It reminds me of this scene from the show Extras:

One last point. Much of what Dave Chappelle did on The Chappelle Show was a brilliant deconstruction of race in America. His "When Keeping it Real Goes Wrong" was probably the best commentary on why the concept of "Keeping it Real" is asinine. However, when he realized that America as a whole couldn't see past the joke, did he keep going--using a $50 Million payday as a convenient out? Or did he take his social responsibilities seriously? Chappelle famously said this when a crowd kept yelling "I'm Rick James, Bitch!" at one of his shows:
You know why my show is good? Because the network officials say you're not smart enough to get what I'm doing, and every day I fight for you. I tell them how smart you are. Turns out, I was wrong. You people are stupid.
And if you think Chappelle's reaction was out of bounds, consider the below pic from an ad featuring a the 2008 Spanish men's basketball team. Or, consider the Don Imus blow up that occurred after Chappelle was off the air. And how about these students who, in blackface, and for fun, reenacted the Jena 6 assault.

There are times when we as a society and world buy into our own hype. And that's a dangerous trap. Just because we may no longer hide those with disabilities en masse in special homes, out of public view, does that mean that we've truly embraced and integrated those with disabilities into our everyday lives. Just as America's making The Chappelle Show a hit meant that viewers grasped all the subtle and not so subtle commentary Chappelle was trying to make.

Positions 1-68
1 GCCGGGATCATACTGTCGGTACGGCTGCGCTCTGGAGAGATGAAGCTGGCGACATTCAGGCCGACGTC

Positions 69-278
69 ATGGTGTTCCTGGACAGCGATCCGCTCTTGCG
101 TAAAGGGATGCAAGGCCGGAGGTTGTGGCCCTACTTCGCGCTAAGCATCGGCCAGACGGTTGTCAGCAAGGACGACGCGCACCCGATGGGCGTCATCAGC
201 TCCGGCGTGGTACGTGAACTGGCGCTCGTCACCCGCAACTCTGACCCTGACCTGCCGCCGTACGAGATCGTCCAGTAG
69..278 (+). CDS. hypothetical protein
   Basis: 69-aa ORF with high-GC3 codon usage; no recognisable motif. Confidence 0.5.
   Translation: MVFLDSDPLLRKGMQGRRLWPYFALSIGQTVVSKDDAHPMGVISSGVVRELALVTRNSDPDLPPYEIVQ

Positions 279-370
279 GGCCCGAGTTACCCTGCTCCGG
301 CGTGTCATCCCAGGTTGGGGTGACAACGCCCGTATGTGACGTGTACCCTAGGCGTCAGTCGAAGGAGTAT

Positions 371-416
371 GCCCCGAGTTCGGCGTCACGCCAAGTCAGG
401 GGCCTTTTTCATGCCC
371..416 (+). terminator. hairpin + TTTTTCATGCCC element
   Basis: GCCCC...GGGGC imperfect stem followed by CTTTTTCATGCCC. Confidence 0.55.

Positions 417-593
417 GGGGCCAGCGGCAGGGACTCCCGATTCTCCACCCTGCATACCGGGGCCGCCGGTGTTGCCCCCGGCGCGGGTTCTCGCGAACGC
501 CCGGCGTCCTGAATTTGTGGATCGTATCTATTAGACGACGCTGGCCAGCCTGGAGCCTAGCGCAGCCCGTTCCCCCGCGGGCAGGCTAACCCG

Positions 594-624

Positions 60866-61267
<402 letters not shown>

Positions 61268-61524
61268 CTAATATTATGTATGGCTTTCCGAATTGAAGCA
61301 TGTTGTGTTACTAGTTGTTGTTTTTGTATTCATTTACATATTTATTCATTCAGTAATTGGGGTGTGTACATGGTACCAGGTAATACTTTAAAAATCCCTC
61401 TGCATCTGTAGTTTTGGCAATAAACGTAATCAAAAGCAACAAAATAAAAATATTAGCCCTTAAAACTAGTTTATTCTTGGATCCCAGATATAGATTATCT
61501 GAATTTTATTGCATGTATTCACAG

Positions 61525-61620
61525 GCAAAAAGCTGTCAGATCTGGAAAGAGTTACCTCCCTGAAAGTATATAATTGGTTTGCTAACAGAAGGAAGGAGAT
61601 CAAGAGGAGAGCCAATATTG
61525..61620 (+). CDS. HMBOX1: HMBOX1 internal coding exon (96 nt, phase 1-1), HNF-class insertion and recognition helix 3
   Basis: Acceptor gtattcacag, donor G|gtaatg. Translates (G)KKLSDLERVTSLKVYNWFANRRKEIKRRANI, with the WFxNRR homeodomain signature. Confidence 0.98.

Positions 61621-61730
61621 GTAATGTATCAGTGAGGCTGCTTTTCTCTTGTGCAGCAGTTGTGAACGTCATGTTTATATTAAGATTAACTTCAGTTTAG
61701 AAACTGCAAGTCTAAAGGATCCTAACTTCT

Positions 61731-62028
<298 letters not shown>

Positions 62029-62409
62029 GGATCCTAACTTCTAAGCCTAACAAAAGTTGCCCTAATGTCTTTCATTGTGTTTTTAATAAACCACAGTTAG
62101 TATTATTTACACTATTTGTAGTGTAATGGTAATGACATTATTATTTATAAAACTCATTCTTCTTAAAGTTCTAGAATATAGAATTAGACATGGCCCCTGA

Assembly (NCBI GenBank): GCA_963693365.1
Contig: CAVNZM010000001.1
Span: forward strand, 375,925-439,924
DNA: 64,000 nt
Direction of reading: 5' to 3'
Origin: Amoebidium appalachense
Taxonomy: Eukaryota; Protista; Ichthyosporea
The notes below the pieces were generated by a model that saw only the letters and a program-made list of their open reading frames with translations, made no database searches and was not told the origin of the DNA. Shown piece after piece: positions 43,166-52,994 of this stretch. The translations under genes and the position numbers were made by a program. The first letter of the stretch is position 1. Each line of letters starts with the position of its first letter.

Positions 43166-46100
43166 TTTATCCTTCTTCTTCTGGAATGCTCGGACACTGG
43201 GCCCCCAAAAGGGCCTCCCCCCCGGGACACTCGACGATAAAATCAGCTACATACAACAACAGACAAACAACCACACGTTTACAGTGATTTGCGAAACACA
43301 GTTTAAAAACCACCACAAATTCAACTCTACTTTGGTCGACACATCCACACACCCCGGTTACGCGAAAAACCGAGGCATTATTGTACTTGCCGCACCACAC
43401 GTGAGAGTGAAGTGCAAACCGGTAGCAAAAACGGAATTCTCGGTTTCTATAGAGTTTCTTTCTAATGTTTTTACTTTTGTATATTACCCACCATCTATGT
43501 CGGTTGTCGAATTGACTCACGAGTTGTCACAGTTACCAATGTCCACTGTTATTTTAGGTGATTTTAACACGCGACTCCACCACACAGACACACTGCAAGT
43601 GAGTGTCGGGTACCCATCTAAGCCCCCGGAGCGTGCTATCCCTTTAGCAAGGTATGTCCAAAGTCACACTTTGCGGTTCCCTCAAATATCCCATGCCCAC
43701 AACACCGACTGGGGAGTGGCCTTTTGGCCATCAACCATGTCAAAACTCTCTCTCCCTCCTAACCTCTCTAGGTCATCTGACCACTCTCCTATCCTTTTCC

I'm not saying that what Stiller and crew did is wrong. Personally, I think the movie is one of the funniest films of the Summer. And much like Mel Brook's Blazing Saddles or this (warning: includes strong racial language) famous scene from The Jerk, the film's satirical jabs only have punch if they are subversive.

However, until there's a time when characters with disabilities, physical or mental, are standard characters on dramas and comedies, we can expect more folks to bristle at moments like Simple Jack. That's their right and should be understandable. What folks over at Chud and Aintitcool should be advocating for are more roles for disabled actors and characters.

And folks on the other side should keep in mind that the end of the Blaxplotation era didn't usher in a new age of enlightened and well rounded black characters. That took another 20 years. Just as it was nearly 20 years between the debut of Beluah in 1950 and Julia in 1968. So be careful what you ask for, you may just get it. Instead of being included, even negatively, Hollywood may just ignore you all together.